Recently, I experienced a company culture that could be described as just barely good enough. A business trip took me to a part of the country that was not well serviced by the airlines I usually fly – so I chose to travel with another airline.
At the gate I learned that my connecting flight was cancelled due to weather. No announcement, the cancellation was just put up on the gate boarding board and the gate agent did nothing to assist anyone. Racing to the flight-rebooking center we find a very, very long line – other flights were also cancelled. This example of just barely good enough customer service was about to deteriorate to shocking.
A supervisor was checking in with the five booking agents at the counter when one of them packed up her things and began to leave. The supervisor followed her down the hall and motioned for her to return. She kept walking away.
As this was transpiring another agent took the opportunity to sneak out unseen by the supervisor, leaving just three agents to deal with a very long line of people waiting to rebook their canceled flights. The remaining agents glanced at one another and with patience and grace they served their customers. After standing in line for an hour and a half I experienced the most amazing service with one of the rebooking agents that stayed. She worked tirelessly to get me to my destination that night.
Anxious to get going and reach our destination, with new tickets in hand we arrive at the new gate. But… as we were lined up to board the place we are informed that the plane is not cleared for takeoff due to storms. They tell us not to leave the area because we will board as soon as we have clearance. At this point the gate agent packs up her things and quietly says she’s going to dinner and she’ll be back before we board. Within the two hours that the agent was at dinner there were no updates, the board still showed the original and incorrect boarding information, and the phone rang… and rang… and rang. An airline employee who was looking for the agent shared what information he could as he was rushed by waiting passengers. We finally boarded 30 minutes after the agent returned from her two-hour dinner break. The waiting passengers remained quite calm and in good spirits, making jokes about the lack of personnel and service.
Finally, physically on the plane, the stewardesses were as crabby as could be. It was a rough flight and no one greeted us as we left the plane. I was grateful and relieved to arrive at my destination, even if it was six hours late. I think that most of the passengers felt the same.
I can’t help but wonder… what a PR difference there could have been for the airlines had the staff been more customer focused. I was astounded to see agents walk out and away from a supervisor in the middle of a significant issue – in front of the customers.
Except for the rebooking agents, not one of the staff I encountered in six hours did anything but the bare minimum to be in service of the customer. I heard from other passengers, “that’s the way they always are.’ Really?! I wonder how they, the staff, are treated. This experience left an impression on me and I will go to great lengths to avoid using that airline in the future.
This is part 1 in the 5-part series on the Culture of Good-Enough by Diana Gabriel, Certified Strengths Strategy Coach.Hold your people to a standard of excellence and they hold each other to a standard of excellence. Click To Tweet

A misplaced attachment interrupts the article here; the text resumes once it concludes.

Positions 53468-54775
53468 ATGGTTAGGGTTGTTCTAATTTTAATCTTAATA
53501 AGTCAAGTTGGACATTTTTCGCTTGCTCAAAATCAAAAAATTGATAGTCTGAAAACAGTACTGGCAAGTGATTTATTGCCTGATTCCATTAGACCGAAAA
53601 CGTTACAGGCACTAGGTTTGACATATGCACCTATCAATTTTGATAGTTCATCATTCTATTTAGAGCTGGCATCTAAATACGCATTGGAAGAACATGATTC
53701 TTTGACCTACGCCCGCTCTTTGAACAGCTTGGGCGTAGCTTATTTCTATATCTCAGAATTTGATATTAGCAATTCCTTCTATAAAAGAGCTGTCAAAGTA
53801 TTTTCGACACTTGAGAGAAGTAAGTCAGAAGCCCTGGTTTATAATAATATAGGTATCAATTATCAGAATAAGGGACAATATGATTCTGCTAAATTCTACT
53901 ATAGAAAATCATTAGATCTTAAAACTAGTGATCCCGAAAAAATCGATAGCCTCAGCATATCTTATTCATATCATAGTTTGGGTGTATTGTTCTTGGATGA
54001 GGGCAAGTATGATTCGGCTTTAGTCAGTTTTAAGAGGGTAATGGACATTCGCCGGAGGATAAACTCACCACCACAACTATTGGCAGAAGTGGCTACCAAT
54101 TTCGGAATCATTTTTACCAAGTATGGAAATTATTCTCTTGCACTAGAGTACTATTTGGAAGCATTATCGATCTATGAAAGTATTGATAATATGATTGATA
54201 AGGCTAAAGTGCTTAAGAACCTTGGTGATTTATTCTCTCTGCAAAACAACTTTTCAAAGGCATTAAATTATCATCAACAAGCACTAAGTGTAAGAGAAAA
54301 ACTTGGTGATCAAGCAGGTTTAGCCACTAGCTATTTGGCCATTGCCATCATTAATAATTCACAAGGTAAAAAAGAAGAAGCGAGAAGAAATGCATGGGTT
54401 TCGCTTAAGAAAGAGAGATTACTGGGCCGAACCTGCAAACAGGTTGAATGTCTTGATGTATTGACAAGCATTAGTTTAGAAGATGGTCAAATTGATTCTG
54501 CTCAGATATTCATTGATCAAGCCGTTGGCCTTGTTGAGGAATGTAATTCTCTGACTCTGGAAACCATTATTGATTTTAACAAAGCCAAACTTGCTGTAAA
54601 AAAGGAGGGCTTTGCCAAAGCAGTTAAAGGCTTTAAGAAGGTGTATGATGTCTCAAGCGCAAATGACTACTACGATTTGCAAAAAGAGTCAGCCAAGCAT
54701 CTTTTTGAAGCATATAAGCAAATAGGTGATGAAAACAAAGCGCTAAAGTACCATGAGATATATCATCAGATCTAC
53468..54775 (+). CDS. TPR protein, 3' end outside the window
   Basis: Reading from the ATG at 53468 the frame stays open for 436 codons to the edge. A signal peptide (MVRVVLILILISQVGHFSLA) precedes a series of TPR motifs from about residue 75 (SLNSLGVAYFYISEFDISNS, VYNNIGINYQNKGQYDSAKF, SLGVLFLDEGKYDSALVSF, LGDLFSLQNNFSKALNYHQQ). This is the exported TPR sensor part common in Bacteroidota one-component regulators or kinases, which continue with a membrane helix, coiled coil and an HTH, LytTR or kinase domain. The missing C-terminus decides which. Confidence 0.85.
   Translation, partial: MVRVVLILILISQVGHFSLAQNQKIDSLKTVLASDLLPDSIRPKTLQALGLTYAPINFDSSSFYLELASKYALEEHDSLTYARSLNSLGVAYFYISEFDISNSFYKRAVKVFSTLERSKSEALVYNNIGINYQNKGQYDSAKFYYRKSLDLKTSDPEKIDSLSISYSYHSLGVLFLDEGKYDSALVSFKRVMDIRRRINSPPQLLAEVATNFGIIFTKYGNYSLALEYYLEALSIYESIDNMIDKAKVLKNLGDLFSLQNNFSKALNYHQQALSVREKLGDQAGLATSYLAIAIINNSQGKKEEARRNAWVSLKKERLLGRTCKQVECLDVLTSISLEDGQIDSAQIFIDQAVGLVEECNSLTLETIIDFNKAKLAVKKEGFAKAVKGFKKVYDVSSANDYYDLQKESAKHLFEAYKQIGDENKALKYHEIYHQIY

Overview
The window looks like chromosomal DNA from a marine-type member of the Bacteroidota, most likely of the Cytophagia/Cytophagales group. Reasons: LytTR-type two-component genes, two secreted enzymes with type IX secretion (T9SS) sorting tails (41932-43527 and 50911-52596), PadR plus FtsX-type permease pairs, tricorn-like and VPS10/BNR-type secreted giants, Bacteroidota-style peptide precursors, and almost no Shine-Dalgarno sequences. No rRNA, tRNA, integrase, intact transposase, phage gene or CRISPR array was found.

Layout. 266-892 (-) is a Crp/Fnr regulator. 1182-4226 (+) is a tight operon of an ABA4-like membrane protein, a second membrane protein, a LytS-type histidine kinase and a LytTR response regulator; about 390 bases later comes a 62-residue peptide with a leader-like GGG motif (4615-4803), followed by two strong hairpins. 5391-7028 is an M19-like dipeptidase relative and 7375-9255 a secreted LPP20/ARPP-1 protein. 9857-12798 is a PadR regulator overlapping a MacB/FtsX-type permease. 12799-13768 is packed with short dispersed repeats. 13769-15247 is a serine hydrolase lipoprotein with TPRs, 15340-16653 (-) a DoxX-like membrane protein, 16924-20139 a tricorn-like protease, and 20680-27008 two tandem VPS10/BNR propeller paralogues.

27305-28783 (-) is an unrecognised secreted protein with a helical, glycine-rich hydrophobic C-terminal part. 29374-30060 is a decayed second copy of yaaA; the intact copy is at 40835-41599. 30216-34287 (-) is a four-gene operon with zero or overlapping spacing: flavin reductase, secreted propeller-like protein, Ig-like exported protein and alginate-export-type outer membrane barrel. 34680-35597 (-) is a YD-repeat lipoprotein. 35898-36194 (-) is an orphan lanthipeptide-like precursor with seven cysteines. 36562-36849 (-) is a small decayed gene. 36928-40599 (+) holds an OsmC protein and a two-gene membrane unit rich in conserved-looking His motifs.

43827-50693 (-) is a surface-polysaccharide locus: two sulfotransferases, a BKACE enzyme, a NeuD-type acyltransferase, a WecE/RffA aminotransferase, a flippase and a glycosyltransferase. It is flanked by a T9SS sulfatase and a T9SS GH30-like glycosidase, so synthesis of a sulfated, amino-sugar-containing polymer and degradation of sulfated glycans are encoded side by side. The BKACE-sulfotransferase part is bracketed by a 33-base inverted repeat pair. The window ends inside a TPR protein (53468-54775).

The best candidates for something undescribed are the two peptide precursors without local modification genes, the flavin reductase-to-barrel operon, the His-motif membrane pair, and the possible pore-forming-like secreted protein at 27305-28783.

Billions of dollars are wasted each year by companies whose leaders and staff compromise standards. Such leaders endanger themselves, their careers and company culture by permitting a “good-enough” mentality. Fortunately, this danger of mediocrity has a remedy.
The good-enough culture plagues an organization in every aspect of its operation, all the way down to the most basic. Some of the more prominent effects are:
- Lack of productivity
- Staff turnover
- Defective products
- Warranty costs
- Safety costs
- Inefficiency and waste
- Dissatisfied customers
- Lost sales
- Shrinking profits
- Poor reputation
As a leader, you experience many unseen problems buried under the details in every department – problems that could be anticipated given your industry. These issues feed on themselves if you and your people turn a blind eye to them.
When organizations fail, it’s not always because they have crashed to the bottom. As a leader, you can contribute to a slow failure simply by allowing mediocrity to set in. When you allow things to be good enough your people are lulled into complacency with a false sense of security. No one is prepared to respond effectively when the bleeding begins, and gradual decline ensues.
Caring about excellence is everything. A truthful leader molds a team that improves communication, timeliness and a thorough review of all difficult issues and circumstances. As a leader, it’s important to be considerate of others. This demonstrates the importance of relationships to success. When you commit to such responsibility it raises the level of accountability within your staff. Hold your people to a standard of excellence and they hold each other to a standard of excellence. Determined leaders foster a group spirit that overcomes challenges that once lead people to disengage.
In the following series of posts, we’ll explore mediocrity in a good-enough culture, how it takes root, and how you, as a leader, can overcome the good-enough syndrome to transform your organization.
For now, think about what it’s like where you work. Are you seeing the effects of a good-enough culture? Is there a laissez-faire attitude? And, think about when you have encountered a good-enough culture? I am interested to hear from you. You can reach me here and on LinkedIn.